I spent the last six months accumulating video gear of all sorts, and learning about pro-level cinematography, and filmmaking in general, in all their aspects. Not much changed in my practical ability for better video work however... a filmmaker is not something you become overnight. It takes practice, persistence, plenty of creative thinking, and of course lots of skill and experience. For amateur videographers like myself, one needs to do everything on his/her own. Screen writing, directing, cinematography (staging, lighting, shooting), color correction and style-grading, non-linear editing, sound/music. Where in professional productions there are a few dozen up to thousands of specialised workers employed for many months or even years, a simple amateur videographer needs to put on all sorts of trick hats and do same tasks (far smaller in scope, though) on his/her own. One learns a lot by reading specialized blogs and watching instructional and other films by pro's and gifted amateurs on Youtube and Vimeo. It's remarkable, knowing what it takes in terms of equipment, technical knowledge, skill, creativity, and post-production work, to watch what young filmmakers can achieve in practice. When did they learn to do all this, you may wonder. Eternal sceptics might claim that making a motion picture is quite simple, and anybody can do it. I think not. During many years I have performed with some success a variety of 'artistic' endeavours in my life like painting and drawing, stills photography, digital and film (I've got almost 30K pictures on my Flickr channel), but, despite my recent acquired knowledge and equipment in filmmaking, I can definitely state that I'll never be any near to most of these kids, who produce and direct successfully entire feature films at barely half my age...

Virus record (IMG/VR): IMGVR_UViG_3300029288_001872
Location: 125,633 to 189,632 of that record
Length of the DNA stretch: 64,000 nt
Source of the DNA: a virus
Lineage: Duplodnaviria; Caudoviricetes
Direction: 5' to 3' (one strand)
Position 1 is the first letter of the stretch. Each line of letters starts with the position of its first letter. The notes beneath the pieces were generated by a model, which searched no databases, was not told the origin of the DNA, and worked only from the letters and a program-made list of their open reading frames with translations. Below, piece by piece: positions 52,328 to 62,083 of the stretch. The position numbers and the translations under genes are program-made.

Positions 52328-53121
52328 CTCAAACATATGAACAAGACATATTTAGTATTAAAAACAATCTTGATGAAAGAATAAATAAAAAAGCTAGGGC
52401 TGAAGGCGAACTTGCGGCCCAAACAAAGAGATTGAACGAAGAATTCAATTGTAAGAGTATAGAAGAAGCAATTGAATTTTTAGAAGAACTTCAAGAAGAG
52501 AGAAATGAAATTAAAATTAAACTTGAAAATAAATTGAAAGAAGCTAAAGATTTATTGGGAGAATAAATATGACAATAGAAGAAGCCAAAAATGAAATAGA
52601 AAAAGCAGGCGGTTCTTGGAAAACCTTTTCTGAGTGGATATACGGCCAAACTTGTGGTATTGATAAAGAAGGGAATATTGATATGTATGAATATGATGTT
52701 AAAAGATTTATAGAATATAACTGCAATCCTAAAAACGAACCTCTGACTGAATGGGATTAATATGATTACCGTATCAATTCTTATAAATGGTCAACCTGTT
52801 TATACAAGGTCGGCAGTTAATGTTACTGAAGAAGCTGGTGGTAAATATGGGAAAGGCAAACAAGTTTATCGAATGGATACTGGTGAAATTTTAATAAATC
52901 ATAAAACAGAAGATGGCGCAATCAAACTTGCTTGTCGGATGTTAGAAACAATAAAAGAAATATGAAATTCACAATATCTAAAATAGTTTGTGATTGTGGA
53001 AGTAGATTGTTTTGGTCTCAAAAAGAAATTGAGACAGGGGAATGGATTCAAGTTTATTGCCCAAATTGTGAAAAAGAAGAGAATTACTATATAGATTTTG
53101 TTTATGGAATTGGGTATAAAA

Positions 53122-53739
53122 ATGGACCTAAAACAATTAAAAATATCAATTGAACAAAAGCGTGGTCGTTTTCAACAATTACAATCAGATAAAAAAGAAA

I initially thought of shooting shorts, but even that requires seasoned skills. So, I basically resorted to spending leisure time by shooting simple scenes of the 'miracles' of nature... flowers, animals and landscapes. I am obsessed with technical picture quality in terms of colour and sharpness, but video compression may kill all that if you don't pay the necessary attention. With professional gear, a captured signal might still be near-perfect as output by the sensor, but as recorders and NLE software use their own codecs, quality might easily be damaged during signal storage, post processing, and delivery. Furthermore, a technically almost perfect video file, encoded in a high quality delivery codec, can and will be further degraded if uploaded to Youtube or Vimeo, as both streaming services need to recode those files with their own proprietary codecs for obvious streaming optimisation reasons. In analog videography we used to undergo huge quality loss from one copy generation to the next. In digital accordingly, we have to be quite careful and knowledgeable about the type of compression our codecs will apply in order to avoid similar degrees of quality damage as in analog.